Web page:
Smoking opium was a widespread practice in Asia over a hundred years ago, but the practice is almost gone today. Almost. Antiques collector Steven Martin, author of the new book Opium Fiend: A 21st Century Slave to a 19th Century Addiction, tells the story of how his research into the opium smoking tools he collected led to his use of the drug itself.
"It took a while to really understand what I had. At first, of course, there were these opium dens in Laos that I could get to quite easily. Vientiane was an overnight train ride from Bangkok, where I was living. I would take tools up to the opium dens and see if the old smokers there knew what they were. Often they did, although they hadn’t seen some of the pieces in years and years. They would show me how a piece was used. For example, a lot of different tools are used as rolling surfaces, as they call them. When you’re preparing opium for a pipe, you form it into a little pellet of opium on the end of the what’s called an opium needle, which is just a skewer, basically, because you can’t work the stuff with your fingers; it’s too hot. There are lots of different tools for rolling the opium pill, as they call it, into the correct shape before inserting it onto the pipe bowl.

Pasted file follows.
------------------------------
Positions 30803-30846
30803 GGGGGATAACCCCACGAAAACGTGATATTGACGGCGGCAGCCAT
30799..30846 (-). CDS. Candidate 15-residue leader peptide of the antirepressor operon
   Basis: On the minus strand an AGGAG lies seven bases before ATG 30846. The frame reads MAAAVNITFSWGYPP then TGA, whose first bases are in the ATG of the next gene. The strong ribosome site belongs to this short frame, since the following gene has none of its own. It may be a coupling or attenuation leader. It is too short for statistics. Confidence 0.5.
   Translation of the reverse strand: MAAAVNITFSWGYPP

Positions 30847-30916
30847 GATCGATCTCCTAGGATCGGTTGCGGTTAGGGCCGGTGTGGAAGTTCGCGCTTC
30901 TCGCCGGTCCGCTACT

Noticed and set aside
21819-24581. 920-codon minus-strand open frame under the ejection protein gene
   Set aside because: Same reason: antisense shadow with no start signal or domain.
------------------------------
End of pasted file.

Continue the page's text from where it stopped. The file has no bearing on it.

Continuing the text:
That’s why I started hanging out in these opium dens, to learn what I had. Then I started experimenting with the drug. Opium’s really odd. With modern drugs, you take a single hit and you’re hooked for life. You’ll think of nothing else. Opium’s the exact opposite of that. It takes years and years to get addicted. But once it gets its hooks into you, it’s really difficult and painful to get off."
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